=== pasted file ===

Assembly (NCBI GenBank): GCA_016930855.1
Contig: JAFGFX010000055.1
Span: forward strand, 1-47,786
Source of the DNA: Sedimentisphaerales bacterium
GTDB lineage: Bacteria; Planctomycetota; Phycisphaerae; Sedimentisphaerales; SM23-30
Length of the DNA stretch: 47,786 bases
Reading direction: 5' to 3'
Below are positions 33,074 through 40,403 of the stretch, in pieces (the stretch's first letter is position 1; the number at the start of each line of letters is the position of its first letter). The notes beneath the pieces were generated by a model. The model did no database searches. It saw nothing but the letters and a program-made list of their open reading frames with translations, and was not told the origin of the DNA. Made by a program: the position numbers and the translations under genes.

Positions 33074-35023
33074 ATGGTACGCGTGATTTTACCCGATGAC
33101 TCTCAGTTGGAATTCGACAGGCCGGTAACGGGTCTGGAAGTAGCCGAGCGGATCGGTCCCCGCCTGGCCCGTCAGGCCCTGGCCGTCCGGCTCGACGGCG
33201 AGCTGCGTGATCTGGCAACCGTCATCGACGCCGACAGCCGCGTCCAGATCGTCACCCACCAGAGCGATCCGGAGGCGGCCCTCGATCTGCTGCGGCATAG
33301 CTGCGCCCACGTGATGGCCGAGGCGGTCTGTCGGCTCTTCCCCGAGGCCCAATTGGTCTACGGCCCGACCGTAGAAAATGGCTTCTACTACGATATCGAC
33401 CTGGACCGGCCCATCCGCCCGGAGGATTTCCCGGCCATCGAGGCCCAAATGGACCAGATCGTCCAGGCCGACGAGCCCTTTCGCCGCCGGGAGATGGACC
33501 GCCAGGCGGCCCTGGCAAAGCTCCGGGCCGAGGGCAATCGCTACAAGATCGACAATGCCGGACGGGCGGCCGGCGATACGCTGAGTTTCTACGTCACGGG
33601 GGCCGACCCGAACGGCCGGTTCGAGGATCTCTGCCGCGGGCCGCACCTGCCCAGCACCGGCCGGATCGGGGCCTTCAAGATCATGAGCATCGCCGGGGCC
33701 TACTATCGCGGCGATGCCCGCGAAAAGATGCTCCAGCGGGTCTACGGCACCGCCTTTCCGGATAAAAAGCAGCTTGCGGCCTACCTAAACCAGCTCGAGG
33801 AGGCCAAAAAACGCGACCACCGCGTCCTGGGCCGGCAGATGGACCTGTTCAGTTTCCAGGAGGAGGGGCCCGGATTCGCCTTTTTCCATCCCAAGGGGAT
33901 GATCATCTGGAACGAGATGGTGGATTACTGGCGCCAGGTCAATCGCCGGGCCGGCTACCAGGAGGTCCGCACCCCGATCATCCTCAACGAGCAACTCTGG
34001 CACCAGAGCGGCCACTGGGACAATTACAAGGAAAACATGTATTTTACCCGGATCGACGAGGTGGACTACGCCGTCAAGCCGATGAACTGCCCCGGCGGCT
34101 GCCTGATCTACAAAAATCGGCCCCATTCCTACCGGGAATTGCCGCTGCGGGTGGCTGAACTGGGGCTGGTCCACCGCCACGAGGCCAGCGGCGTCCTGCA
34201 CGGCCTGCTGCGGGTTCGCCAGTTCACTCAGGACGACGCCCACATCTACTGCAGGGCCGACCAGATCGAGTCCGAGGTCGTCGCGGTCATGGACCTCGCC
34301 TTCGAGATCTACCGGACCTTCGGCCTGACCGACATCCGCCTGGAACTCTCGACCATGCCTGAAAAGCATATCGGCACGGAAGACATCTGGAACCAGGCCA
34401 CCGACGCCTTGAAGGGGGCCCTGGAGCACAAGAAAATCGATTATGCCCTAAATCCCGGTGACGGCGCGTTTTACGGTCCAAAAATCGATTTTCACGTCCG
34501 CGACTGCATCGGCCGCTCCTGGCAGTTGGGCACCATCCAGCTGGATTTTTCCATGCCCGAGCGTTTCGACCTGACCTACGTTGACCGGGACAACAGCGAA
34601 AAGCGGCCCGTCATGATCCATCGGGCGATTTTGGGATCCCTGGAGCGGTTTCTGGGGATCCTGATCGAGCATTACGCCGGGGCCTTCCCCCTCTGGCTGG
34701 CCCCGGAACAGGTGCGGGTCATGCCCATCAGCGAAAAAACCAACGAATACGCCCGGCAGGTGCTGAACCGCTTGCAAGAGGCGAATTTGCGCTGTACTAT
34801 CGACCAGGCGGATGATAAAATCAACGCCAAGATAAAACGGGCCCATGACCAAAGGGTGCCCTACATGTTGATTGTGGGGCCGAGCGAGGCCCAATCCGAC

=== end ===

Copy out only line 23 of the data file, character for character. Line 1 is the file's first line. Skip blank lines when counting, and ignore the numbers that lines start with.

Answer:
34301 TTCGAGATCTACCGGACCTTCGGCCTGACCGACATCCGCCTGGAACTCTCGACCATGCCTGAAAAGCATATCGGCACGGAAGACATCTGGAACCAGGCCA